I am not bothered. France lost but as the French say: “C’est la Vie.” At least the food was good. Le Garrick is delightful. The food is of high quality and the restaurant feels authentically French (even though the meat is sourced from Scotland).

Tuesday, 22 June 2010

The Willie Wonka of Thai cuisine

By Nathalie Bonney

The best thing about Willie Wonka's chocolate factory wasn't the glass elevator. Who care's about going to space when you've got a chocolate river to slurp from? By combining food and drink into one de-lish dining experience Wonka had the crazy kids from Roald Dahl's book eating out of the palm of his hand (to be fair, they probably thought his hands were made out of Liquorice and sherbert). Milkshakes, slimfast and whatever other ghastly diet drinks are on the market, all fall into the liquid meal category, and yet Thai restaurant
Patara is trying to do the same thing with its new Chao phraya cocktail.

Created as part of an exclusive cocktail menu for this week's Taste of London food festival in Regents Park, head bartender Chaiya has mixed together vodka, Tia Maria, chilli, lime juice, mango puree, holy basil and coriander leaves to create a drink that epitomises Patara’s fine balance of delicate yet tasty flavours.

I'm not a fan of Tia Maria, usually finding it too sickly, but I thought I'd show willing after I initially put in a poor show on the food journalism adventurous front, playing it safe with a Thai Pimms, which was pretty similar, bar ginger in the place of strawberries.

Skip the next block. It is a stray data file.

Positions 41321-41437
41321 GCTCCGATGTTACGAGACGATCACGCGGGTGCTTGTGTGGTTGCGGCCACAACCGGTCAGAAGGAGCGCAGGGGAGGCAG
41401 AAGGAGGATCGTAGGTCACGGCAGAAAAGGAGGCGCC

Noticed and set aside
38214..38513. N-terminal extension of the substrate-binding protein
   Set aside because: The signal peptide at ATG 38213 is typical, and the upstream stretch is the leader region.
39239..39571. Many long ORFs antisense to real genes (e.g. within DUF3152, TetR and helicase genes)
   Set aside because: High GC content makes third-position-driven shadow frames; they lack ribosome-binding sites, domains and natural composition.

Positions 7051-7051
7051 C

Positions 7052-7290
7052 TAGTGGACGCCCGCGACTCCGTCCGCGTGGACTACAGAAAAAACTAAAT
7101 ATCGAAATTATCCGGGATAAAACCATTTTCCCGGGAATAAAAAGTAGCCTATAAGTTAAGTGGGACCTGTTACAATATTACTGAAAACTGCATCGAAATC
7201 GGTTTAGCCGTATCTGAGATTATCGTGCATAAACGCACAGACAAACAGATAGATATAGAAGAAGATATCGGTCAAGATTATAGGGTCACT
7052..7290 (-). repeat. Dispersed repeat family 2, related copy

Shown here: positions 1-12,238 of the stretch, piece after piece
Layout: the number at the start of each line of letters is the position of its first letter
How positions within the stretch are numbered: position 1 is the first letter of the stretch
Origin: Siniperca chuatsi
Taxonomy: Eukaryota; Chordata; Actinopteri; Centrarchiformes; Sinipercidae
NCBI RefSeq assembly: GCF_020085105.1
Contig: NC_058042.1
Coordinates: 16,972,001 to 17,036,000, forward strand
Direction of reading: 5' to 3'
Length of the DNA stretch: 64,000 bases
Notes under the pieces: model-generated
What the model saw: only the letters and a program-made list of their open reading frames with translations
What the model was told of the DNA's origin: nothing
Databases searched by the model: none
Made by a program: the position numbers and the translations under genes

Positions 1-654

My Chao Phraya (pictured here) was part gazpacho, part bloody Mary. I haven't drunk anything like it before, and it works. A sip and the first thing that hits is the mango mixed with chilli, like a Thai salsa, then the coriander and a savoury tang takes over. There's definitely a spicy kick to it but the best thing about Chao Phraya is the freshness of it. "The overriding theme of the cocktails is that they are fresh, deriving from Thai flavours," explains one of the ever-so polite waiting staff. Chaiya's wishes to call the drink Tom Yum soup were vetted on the grounds that it would put off cocktail sippers, but, for me, that's its beauty. Still, I imagine Korma milkshake or Bisto protein juice would likewise not go down too well with prospective punters.

Main course over it was time to sample some of the other delights: the Siam Ruby with fresh pomegranate seeds, juice, vodka and ginger was a fruity treat and less sweet than the Patara Passion's passion fruit puree mix but not as sweet as the Lychee Collins. This was a little too sickly for my liking but my friend slurped hers up easily.

These cocktails aren't available in the restaurant just yet but if they prove popular at Taste they should hopefully make it on to the main menu. Potentially, the Thai restaurant could also soon open up the front area of its restaurant, where sofas and the relaxed vibe would be perfect for people who just want to come in for a drink. It's still licensed as just a restaurant at the moment but Patara’s people are working on a later licence that should see visitors enjoying all the flavours of the restaurant in a glass.

The Willie Wonka of Thai cuisine has definitely come up with some deluxe cocktails for Taste of London. I'd like to imagine myself sipping one on a Thai beach, or at least in a sunny Regent’s Park - and hopefully before too long on one of its snug sofas on Greek Street at Patara.